Analyst Opinions

I've looked at the StarMine Equity Summary Score as a surrogate for analysts' opinions. It's far from a perfect metric, but it does provide a reasonable summary. The score is based on a minimum of four analysts (typically more than four for well covered stocks such as these) and is weighted to reflect each analyst's history based on such things as the kinds of recommendations the analyst tends to give and their track record in the sector and industry. It uses a ten point scale graded from very bearish (>1.0) to very bullish (>9.0). The average score for the DGBI portfolio is 7.53 (bullish). Nine (ABC, CVS, DOV, JNJ, KR, MCK, NOC, TRV, UNM) are in the very bullish range and 5 more (AIZ, AMP, CCE, GPS, LLL) in the bullish range. Two (OKE, PNR) drop into the bearish range. The rest are neutral.

(click to enlarge) Summary

Two well established criteria for shareholder value are dividends and buybacks. There is considerable evidence that each of these metrics can predict enhanced total return. By combining the two the investor has the opportunity to add value and return to his or her portfolio. What I've shown here is a method for screening both criteria and using them to create a portfolio of solid dividend paying companies with management clearly committed to enhancing shareholder value. While I certainly would not recommend all of these 23 stocks going forward, I do feel that there are several, or even many, real gems in the list.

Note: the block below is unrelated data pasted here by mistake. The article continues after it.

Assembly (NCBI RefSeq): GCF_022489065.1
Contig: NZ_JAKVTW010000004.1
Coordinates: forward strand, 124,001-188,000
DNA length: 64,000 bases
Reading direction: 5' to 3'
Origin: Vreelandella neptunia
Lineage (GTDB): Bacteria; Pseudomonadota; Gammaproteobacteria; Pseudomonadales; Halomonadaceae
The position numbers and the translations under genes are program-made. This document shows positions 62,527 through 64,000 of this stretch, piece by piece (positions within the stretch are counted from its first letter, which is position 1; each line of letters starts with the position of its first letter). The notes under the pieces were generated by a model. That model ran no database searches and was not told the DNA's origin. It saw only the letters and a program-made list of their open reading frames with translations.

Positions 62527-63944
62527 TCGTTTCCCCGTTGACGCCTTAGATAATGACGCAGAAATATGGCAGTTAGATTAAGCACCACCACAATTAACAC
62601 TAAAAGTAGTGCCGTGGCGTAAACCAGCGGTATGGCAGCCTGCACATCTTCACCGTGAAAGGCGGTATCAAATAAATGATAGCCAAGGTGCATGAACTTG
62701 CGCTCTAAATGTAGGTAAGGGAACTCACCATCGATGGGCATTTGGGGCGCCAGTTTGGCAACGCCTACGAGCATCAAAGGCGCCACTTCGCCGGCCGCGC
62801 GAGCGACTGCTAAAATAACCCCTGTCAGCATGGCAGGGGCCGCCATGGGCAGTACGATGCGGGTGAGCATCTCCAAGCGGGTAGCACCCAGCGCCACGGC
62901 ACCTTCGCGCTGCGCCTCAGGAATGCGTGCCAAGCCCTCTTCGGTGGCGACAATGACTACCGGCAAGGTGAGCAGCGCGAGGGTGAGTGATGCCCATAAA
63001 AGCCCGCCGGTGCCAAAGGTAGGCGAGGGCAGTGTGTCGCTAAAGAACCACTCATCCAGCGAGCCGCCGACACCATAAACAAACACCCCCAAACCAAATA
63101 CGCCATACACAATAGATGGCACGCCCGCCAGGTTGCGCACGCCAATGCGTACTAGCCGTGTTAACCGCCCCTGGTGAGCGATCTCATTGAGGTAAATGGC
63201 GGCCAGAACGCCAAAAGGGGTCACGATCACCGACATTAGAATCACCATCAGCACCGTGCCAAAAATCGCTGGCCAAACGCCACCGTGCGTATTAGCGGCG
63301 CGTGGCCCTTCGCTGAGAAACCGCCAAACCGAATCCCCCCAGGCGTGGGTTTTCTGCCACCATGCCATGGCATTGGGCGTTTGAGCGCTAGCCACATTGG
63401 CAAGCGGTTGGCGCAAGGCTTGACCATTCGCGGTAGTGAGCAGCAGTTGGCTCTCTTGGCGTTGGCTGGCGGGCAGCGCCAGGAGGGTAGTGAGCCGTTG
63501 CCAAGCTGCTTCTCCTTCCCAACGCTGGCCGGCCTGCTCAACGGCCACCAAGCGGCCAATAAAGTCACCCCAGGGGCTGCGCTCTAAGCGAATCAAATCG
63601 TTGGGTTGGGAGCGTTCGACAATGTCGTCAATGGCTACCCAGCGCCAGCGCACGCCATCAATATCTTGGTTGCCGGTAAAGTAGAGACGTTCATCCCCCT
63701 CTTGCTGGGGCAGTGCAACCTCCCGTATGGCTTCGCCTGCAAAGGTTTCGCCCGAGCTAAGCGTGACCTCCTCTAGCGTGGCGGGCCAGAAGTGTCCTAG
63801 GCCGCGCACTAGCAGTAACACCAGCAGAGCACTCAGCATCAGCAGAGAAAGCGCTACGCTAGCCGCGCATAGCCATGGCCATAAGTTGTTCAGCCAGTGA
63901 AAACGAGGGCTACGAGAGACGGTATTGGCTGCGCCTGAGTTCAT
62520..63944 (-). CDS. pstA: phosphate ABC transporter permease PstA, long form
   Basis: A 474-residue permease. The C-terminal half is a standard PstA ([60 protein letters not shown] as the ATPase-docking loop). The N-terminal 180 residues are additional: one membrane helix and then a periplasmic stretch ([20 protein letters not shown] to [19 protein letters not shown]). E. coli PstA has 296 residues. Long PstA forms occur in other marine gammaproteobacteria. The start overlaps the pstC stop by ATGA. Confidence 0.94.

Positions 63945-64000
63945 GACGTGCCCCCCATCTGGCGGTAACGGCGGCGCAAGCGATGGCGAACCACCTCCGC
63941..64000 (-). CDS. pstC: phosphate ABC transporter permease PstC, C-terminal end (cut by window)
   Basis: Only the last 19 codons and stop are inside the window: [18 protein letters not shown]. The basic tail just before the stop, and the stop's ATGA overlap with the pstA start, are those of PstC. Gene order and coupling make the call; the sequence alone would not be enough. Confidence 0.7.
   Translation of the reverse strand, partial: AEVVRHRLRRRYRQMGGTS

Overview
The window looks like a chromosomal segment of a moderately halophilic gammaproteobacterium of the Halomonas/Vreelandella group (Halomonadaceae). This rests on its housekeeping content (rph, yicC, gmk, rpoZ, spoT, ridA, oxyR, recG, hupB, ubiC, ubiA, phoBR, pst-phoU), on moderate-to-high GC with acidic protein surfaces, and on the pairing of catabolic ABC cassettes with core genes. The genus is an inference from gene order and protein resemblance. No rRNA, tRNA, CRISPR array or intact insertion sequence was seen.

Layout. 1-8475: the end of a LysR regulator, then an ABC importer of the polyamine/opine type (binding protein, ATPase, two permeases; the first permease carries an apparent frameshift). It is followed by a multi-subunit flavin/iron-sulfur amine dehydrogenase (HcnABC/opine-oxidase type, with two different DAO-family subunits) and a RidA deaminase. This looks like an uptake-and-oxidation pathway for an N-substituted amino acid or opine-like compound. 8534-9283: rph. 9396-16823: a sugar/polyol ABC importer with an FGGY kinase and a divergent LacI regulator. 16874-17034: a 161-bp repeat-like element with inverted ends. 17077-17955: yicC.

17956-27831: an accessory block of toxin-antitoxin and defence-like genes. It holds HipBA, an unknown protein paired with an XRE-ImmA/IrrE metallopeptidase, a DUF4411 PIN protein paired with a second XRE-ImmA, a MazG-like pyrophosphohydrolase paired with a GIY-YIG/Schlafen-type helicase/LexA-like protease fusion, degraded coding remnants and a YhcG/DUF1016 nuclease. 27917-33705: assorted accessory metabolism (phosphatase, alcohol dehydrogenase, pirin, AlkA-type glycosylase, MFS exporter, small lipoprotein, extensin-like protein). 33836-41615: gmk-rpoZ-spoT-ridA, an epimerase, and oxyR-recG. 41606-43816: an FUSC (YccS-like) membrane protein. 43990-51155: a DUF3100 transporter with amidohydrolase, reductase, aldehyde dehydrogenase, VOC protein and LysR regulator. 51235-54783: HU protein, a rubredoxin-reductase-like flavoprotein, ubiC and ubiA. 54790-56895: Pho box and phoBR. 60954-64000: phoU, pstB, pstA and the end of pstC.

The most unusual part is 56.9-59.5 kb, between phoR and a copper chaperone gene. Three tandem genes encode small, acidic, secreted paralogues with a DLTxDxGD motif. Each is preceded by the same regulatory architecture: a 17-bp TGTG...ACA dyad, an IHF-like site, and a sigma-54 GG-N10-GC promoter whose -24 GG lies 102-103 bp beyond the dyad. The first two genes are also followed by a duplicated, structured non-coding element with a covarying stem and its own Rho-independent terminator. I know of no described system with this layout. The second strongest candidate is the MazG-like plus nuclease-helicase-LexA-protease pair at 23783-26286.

I plan to follow this portfolio into the future. If readers find this approach interesting, I'll report back with quarterly updates on performance and rebalancing based on changes to the CCC list and the Buyback Index.

This is, of course, only a summary overview. Any investor should thoroughly research the appropriateness of any of these for their individual goals. I'd appreciate any comments, concerns or corrections Seeking Alpha readers have with either the approach or the list.

Source: Find Easy Street At The Intersection Of Dividend Growth Drive And Buyback Lane

Additional disclosure: I am looking closely at several of the stocks mentioned and may initiate a long position in one or more over the next 72 hours.